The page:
Hueting Family Origins

The origin of the Hueting Family name, the family Coat of Arms and some famous Ancestors.

This is based on research by Jan Nijland, also a descendent of the Hueting Line. (See the Dutch version for an edited version of his findings).

The ancestral home.

An estate, or at least a substantial farm called Huetinck in Winch, Gelderland, The Netherlands was mentioned in the records as early as 1378.

This estate is mentioned in the Registry of tenancy of the Vortendom (barony) Gelre en Graafschap (Dukedom) Zutphen: In 1378 Gerrit Ombescheiden receives this estate in tenancy. Tenants are recorded up to the 19th Century.

This estate may have had various families living there over the centuries, who may have adopted the name. While the name was originally recorded as Huetinck, this is enthymologically the same as the subsequent spellings Huetink and Hueting.

It was recorded in 1936 that the ancestors of G.J Huetink orginated from the farm Huetink, in Westerdorp, Winch in the Parish of Vasseveld, Province of Gelderland, The Netherlands. The earliest known ancestor was Arent Huetink, born ca 1725.

The meaning of the name

There are a couple of possibilities, as the name would have been in a (now extinct) dialect.

The –ing or –inck suffix is most probably an old Saxon suffix referring to the tribe or family. (cf Barking, England).

Huet: this may mean hut, place of shelter. So Hueting, the people from the Hut, one that has gron to a substantial farmstead.

Alternatively Huet may be related to the modern Dutch "hoedde" this means keeping of livestock especially geese, goose-herding. This may tie in with the coat of arms, showing a duck – perhaps this originally was a goose. So Hueting – a family that kept geese.

Early recorded Huetincks


The coat of arms.

Three versions are known.

  1. From the seal of Goosen Huetink, ca 1640 (colour unknown). This has a duck on the upper half and 7 rings underneath (the colours cannot be determined from the seals. He believes the 7 rings are the coat of arms of the Van Holt family, in which case there must have been a marriage alliance, leading to the combination of the arms. The layout of the rings is 3-3-1.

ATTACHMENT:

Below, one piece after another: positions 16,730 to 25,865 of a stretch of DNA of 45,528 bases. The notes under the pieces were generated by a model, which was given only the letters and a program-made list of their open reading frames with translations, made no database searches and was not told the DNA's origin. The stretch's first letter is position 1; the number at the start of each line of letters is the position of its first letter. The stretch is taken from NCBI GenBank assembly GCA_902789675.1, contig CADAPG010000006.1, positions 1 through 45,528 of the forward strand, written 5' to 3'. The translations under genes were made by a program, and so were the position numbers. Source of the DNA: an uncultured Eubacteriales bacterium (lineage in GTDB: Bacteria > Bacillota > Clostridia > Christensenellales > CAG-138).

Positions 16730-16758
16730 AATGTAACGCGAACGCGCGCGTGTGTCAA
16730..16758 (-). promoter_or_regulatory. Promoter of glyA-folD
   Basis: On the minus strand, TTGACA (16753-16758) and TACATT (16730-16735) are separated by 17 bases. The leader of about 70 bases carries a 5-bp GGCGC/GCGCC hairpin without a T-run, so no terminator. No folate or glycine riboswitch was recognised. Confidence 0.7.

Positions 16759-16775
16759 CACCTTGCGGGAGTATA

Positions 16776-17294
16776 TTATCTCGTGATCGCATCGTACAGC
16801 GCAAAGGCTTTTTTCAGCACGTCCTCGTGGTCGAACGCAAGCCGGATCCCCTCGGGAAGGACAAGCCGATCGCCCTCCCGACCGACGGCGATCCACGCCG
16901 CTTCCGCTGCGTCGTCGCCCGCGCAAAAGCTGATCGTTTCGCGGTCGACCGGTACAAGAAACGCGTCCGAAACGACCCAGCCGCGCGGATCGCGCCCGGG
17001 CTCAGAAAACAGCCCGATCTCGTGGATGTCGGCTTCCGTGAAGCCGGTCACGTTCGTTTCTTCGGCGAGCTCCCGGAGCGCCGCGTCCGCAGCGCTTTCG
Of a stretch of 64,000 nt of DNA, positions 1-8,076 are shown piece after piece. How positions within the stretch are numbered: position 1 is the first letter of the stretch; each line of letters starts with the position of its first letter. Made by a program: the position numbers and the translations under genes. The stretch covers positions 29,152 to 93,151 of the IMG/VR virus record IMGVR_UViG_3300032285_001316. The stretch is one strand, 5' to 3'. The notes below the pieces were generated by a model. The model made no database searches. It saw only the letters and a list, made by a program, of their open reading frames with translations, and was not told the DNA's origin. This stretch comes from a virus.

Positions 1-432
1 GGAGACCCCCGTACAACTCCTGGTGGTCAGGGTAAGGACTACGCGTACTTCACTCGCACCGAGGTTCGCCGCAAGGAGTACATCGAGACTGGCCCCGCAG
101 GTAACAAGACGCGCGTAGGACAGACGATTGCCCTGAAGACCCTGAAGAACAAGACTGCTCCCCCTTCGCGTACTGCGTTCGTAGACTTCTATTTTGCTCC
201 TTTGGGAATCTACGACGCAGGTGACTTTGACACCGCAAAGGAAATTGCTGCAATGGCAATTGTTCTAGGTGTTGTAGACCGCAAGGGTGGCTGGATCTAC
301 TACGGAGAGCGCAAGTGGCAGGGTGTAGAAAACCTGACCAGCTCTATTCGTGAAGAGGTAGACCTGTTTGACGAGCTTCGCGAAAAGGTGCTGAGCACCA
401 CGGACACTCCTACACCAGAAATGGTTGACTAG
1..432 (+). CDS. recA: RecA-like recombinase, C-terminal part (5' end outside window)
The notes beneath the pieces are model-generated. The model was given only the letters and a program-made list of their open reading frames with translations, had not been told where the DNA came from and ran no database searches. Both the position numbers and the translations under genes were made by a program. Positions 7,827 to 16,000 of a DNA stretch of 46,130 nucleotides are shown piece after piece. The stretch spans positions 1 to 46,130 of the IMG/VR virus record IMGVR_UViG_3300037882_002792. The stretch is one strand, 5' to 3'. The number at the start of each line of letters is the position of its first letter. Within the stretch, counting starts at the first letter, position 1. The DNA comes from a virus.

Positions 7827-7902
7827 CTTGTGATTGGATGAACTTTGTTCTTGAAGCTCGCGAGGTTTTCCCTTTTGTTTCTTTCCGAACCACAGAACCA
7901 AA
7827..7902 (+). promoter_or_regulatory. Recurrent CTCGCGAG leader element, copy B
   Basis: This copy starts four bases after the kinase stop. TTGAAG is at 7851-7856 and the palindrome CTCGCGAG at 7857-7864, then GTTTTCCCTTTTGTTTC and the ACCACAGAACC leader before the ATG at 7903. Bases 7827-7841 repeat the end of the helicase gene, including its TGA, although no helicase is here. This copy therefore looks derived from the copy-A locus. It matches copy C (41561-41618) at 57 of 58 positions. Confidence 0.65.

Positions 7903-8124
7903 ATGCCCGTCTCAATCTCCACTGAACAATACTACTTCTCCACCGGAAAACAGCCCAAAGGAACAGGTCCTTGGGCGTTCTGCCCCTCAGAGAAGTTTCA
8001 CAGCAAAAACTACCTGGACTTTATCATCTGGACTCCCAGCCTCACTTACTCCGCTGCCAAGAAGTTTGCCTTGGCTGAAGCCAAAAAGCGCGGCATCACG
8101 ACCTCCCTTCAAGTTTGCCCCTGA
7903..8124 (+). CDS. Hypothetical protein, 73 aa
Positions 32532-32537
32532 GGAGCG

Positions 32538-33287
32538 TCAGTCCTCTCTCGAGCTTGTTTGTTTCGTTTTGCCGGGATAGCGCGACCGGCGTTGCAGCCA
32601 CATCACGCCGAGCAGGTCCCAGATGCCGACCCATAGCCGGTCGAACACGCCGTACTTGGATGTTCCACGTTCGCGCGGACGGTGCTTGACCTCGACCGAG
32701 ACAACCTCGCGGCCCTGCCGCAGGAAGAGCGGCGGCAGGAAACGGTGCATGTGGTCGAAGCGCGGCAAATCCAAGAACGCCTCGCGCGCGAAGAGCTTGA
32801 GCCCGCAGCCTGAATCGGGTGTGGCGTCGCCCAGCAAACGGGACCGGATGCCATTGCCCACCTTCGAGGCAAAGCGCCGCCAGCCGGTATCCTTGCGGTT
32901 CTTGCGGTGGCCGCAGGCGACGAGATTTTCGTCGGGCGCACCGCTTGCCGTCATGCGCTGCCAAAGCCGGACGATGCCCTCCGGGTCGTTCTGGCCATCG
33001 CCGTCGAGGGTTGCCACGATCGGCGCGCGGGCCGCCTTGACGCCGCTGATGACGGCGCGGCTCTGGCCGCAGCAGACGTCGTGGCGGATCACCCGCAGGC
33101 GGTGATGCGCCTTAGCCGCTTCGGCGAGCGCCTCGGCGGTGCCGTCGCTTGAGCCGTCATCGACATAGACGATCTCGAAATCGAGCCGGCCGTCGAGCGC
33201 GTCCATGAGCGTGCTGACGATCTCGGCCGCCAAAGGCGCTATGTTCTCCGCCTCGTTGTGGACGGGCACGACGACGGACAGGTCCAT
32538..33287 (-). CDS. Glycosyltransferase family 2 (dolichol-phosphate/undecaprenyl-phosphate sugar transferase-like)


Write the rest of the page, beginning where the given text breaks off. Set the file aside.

2. According to the Arms Chart of Utrecht; the ams of van Wilhelmus, son of Goosen. According to Dr. Hoitink. The bird is possibly a dove. The layout of the rings is 2-3-2 in blue?. (Due to the heraldic rule the rings on silver and of blue (metal; faithful)).
  3. According to the Book of Arms of Rietstap, published 1884-1887 with more than 120,000 coats of arms (over the whole world). This shows a silver martlet on red. (A martlet is a bird with no beak or legs. In English heraldry this is usually a swallow, while in the Netherlands more often a duck)

The Coat of Arms of he town of Genderingen may be that of the Huetings. The description is as follows: Top half A silver gander on a azure (blue) background. Bottom half: Three red rings on a silver background. This Coat of Arms was confirmed in 1929. The origins are given by K. Sierksma in "De Gemeentewapens van Nederland" (The local-authority Coats of Arms of the Netherlands). From 1838 a seal is known of the "Stadthouder der Heerlijkheden Gendringen en Etten" ("Governer of the manors of Gendringen and Etten") consisting of that Coat of Arms. According to local legend the name Gendringen derives from this coat of Arms (Gent = gander and ringen rings) because here on the river "Oude IJssel" groups of geese would graze. To identify the owner these would wear rings. (This is only folk-enthymology Gendringen was in the 13th Century Gendrichem from Gandert meaning hard, strong.

The "stadthouder" concerned must have ben Gosuinus Huetinck who would have used his family seal - the bird and the rings. However the estate of Huetinck was situated in Wisch, which also lies on the "Oude IJssel". Goose keeping would have ong been established here, this was common in the Middle ages. The bird on the Hueting Coat of arms thus may well originally have been a goose. The seven rings may have been chosen for the lucky or holy number.



i Nederlandse Leeuw, 1936 Pg 348-49 Muschart reports finding records.

ii Nederlandse Leeuw, 1936 Pg 348-49 Muschart reports finding the seal.